The Electronic Frontier Foundation, the international non-profit digital rights group, feels the White House’s new open source policy doesn’t go far enough in opening the government’s code or enabling transparency.
In a Monday blog post, EFF activist Elliot Harmon writes that while the policy is a “step forward,” some of the changes made between the draft and the final policy were “flat out baffling.”
The final version of the policy, released in August, comes with a three-year pilot program where agencies will release at least 20 percent of their newly-developed custom code as open source.
During the comment period, EFF suggested that the White House’s Office of Management and Budget should drop the percentage and make all the code open by default. However, when the final policy was released, Harmon notes that OMB “went in the opposite direction,” putting code written by both government employees and contractors under the 20 percent rule.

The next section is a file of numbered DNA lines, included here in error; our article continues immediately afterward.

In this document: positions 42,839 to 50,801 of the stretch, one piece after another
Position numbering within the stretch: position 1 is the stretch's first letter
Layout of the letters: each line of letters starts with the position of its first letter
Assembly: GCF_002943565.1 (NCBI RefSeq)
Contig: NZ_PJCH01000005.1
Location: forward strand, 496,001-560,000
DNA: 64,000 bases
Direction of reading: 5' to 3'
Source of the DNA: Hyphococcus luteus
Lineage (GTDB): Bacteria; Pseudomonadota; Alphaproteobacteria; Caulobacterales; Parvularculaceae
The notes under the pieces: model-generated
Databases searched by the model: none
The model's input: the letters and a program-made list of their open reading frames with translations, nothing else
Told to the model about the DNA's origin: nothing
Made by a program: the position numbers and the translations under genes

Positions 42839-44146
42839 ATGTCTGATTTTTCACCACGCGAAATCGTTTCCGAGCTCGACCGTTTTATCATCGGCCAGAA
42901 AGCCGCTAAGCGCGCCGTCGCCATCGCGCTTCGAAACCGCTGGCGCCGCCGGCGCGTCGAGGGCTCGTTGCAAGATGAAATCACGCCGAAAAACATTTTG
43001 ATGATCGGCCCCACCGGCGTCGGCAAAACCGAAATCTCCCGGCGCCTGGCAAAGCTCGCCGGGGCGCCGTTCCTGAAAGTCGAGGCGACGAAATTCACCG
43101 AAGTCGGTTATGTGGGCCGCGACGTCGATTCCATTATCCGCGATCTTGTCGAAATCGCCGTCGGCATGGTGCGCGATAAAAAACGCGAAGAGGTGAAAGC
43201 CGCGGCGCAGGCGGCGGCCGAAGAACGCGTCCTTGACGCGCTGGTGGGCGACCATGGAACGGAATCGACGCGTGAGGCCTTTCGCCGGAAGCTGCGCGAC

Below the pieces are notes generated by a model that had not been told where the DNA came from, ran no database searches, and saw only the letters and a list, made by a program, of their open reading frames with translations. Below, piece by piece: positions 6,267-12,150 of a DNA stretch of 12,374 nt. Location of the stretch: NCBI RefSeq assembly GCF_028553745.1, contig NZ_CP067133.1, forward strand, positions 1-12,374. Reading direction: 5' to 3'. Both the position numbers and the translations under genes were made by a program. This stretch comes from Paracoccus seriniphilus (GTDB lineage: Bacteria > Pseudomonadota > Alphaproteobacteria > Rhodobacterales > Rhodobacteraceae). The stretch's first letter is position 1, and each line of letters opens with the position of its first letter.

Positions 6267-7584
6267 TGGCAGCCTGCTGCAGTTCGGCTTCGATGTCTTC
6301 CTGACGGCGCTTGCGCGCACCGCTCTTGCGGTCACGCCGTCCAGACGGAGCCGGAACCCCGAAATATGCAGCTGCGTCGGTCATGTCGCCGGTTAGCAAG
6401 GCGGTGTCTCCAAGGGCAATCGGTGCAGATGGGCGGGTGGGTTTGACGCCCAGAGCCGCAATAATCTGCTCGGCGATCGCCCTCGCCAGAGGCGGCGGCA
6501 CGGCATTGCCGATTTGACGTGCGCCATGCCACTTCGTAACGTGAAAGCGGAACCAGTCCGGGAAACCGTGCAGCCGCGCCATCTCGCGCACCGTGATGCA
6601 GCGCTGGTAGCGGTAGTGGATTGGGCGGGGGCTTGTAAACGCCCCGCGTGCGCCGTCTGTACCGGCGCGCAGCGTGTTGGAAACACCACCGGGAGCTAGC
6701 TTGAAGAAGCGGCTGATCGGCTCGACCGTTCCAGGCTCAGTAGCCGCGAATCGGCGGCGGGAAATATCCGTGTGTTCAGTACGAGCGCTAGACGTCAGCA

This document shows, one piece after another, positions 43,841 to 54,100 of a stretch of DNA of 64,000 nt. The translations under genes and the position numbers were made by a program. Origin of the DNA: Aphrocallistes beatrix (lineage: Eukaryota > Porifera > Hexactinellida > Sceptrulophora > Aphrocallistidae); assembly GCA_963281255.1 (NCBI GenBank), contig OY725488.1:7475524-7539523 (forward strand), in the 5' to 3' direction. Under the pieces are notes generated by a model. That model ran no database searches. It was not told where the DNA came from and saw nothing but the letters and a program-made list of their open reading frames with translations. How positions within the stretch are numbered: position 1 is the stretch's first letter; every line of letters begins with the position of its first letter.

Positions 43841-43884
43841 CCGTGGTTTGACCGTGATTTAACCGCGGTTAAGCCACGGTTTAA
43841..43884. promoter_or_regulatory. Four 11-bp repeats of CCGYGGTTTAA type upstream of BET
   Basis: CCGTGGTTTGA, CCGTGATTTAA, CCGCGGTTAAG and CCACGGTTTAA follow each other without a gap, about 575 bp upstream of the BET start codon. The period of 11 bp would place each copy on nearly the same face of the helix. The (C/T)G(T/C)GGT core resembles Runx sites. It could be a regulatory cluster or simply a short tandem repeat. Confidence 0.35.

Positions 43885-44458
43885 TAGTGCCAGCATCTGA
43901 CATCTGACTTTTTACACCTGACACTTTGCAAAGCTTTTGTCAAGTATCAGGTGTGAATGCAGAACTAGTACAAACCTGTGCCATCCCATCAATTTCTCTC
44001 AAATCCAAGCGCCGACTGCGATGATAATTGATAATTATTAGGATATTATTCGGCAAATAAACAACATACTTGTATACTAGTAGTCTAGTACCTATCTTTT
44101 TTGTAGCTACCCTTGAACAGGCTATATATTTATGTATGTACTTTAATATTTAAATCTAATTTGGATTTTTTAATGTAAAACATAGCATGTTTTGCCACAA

“OMB was right the first time: code written by government employees is, by law, in the public domain and should be available to the public,” he writes.
Harmon goes onto point out that making all code open by default would give the public more transparency into its work while also allowing people to find security problems.
OMB has further emphasized in the final policy that the pilot program’s 20 percent release requirement is a minimum baseline, and agencies are encouraged to go above and beyond to release as much custom-developed code as possible. Harmon believes the government should push harder on that requirement.
“Open government policy is at its best when its mandates are broad and its exceptions are narrow,” he writes. “Some exceptions are unavoidable, but they should be limited and clearly defined. And when they’re invoked, the public should know what was exempted and why.”
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